7. Only take pulls into account in which the mouse shows resistance to the experimenter. Reject measures in which only one forepaw, or the hindlimbs were used and in which the mouse turned during the pull.
  8. Let the mouse pull the grid three times in a row and then return it in the cage for a resting period of at least one minute. Note: between series of pulls a resting period is necessary for the mouse to recover and avoid habit formation.
  9. Then let the mouse perform four series of pulls, each followed by a short resting period. In this way the mouse has pulled a total of 15x (3 pulls x 5 times = 15 pulls).
  10. Determine the maximum grip strength and normalize for body weight by taking the average of the three highest values out of the 15 values collected.
  11. Optional: Determine fatigue by calculating the decrement between the average of the first two and the last two series of pulls 1+2+3=A, 4+5+6=B, 10+11+12=C and 13+14+15=D. The formula: (C+D)/(A+B) gives a value of 1 for mice which are not fatigued. This can be expressed in percentages so that a mouse without fatigue has a value of 0% and a mouse which forelimbs are completely fatigued has a value of 100%.

2. Hanging Tests

With hanging tests, balance, coordination and muscle condition can be assessed. These tests are based on the knowledge that mice are eager to remain hanging on a wire or grid till exhaustion16. There are two distinctive hanging tests in which at the start of the test either only the two forelimbs or all four limbs are used, using a wire or grid respectively. The hanging test using the wire and the grid are the longest suspension time method adapted from DMD_M.2.1.004.pdf and DMD_M.2.1.005.pdf respectively. A fixed hanging limit is used of 600 sec. The majority of wild type mice can hang for 600 sec, while dystrophic mice cannot. To reduce time spend performing this test, a maximum hanging time was set in place. Mice that fall off the wire or grid before then are given up to two more tries. This is done to reinsure that mice are really unable to hang and do not fall due to clumsiness.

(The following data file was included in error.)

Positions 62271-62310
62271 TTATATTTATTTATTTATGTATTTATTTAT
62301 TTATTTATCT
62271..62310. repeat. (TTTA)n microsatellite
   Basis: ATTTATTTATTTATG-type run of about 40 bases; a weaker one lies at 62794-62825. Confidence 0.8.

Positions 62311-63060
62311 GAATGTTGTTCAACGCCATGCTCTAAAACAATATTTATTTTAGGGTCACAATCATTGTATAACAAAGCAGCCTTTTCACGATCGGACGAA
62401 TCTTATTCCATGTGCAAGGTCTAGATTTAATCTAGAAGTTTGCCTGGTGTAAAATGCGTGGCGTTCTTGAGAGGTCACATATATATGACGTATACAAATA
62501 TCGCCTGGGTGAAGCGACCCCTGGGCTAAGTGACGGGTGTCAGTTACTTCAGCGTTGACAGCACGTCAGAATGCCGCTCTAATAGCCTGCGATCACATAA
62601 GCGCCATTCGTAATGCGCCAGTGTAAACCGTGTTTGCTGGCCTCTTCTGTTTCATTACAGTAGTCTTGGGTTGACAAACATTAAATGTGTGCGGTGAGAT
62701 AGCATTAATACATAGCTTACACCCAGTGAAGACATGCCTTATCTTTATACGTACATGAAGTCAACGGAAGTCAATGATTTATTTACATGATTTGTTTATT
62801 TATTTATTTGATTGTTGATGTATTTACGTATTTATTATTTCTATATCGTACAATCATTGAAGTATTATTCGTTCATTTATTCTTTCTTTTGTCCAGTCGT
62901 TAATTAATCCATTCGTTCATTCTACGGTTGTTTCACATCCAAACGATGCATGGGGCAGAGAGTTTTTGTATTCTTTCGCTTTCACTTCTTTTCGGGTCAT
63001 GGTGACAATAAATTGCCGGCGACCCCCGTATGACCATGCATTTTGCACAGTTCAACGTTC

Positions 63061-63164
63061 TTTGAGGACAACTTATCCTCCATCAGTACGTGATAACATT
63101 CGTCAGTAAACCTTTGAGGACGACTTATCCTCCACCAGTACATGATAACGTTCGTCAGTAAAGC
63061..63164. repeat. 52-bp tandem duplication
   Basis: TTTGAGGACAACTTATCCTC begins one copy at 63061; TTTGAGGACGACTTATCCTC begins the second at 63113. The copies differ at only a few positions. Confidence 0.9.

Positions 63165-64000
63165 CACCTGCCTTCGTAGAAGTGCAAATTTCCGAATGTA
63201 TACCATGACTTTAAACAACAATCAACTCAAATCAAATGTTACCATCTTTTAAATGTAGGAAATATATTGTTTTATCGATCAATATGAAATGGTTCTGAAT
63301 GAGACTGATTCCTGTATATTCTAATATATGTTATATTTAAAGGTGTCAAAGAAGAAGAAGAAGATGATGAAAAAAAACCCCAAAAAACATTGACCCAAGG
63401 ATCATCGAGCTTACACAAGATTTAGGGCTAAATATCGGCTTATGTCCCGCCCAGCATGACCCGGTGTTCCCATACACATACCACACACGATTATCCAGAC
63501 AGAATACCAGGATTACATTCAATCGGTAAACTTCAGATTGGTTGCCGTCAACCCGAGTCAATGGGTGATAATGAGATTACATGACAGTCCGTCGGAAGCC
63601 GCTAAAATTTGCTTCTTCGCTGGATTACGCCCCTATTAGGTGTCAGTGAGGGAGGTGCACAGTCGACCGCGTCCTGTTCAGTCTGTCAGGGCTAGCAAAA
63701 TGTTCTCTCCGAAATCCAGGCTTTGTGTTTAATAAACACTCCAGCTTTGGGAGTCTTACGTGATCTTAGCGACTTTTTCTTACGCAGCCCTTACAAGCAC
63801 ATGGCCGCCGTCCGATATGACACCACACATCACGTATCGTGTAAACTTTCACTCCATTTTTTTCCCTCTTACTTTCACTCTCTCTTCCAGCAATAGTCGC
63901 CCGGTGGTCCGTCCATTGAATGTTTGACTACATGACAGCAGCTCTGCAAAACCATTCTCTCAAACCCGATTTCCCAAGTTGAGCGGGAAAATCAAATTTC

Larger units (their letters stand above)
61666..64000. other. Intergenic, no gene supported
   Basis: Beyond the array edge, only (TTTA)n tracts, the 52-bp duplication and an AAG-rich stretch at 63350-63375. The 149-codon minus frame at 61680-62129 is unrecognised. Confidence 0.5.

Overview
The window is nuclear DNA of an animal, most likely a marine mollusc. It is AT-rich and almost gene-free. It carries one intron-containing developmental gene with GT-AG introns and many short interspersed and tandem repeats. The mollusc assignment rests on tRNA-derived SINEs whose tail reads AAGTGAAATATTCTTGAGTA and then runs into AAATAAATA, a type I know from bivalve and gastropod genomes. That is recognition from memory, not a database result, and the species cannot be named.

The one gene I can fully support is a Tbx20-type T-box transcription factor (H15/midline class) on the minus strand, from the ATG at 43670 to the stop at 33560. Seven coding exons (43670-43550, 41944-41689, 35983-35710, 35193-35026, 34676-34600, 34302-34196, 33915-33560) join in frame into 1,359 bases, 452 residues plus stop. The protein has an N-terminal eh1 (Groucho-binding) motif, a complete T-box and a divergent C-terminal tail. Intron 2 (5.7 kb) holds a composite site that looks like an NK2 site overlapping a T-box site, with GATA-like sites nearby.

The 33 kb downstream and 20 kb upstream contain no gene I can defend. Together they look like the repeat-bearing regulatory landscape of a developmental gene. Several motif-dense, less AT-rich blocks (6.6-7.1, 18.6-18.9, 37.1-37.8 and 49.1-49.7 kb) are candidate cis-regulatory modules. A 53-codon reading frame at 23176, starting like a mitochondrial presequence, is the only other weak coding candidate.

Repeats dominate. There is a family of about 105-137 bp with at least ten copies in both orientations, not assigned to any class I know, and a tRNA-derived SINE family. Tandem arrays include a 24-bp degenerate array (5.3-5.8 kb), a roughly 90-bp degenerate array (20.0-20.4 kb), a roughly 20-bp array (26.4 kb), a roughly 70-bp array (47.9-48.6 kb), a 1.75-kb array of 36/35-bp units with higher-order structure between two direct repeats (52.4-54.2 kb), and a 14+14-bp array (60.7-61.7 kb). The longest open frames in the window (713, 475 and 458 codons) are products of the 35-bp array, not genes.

1. Hanging test with two limbs
    1. Apparatus set up: Tightly secure a 2 mm thick metal cloth hanger to a shelf with tape and maintain the hanger around 37 cm above a layer of bedding. Note: alternatively, a 55 cm wide 2 mm thick metallic wire which is tightly secured between 2 vertical stands could be used. The distance of 37 cm is sufficient to encourage mice to remain hanging, but also low enough to prevent mice from injuries when falling down. The wire should not vibrate or displace during the test as this could interfere with the performance of the mouse.
    2. Handle the mouse via the tail and bring it near the wire.
    3. Let the mouse grasp the wire with the two forepaws only, and lower the hindlimbs in such a way that the mouse only hangs with the two forepaws on the wire (Figure 2B).
    4. Directly start the timer when the mouse is released. After release, strong mice try to catch the wire with all the four limbs and the tail, which is allowed (Figure 2C).
    5. When a mouse shows improper behavior (like balancing on or deliberately jumping off the wire as shown in Figures 2D and 2E), directly address this by replacing the mouse on the wire without stopping the timer.
    6. When a mouse falls off the wire, stop the timer and record the hanging time.
    7. When mice are able to hang for 600 sec, take them off the wire and return them to the cage. Mice that fall before this limit are given a maximum of two more tries.
    8. Record the maximum hanging time (i.e. the longest of the trials) and use this for further analysis.
  2. Hanging test with four limbs
    1. Apparatus set up: Use either a hand made square or the lid of a big cage for a rat or rabbit for this test. Position the grid 25 cm above soft bedding to prevent mice from harming themselves upon falling, but also to discourage mice to intentionally jump off the grid. Tightly secure the grid so that the experimenter does not have to manually hold the grid during the experiment as these movements might interfere with the mouse's performance.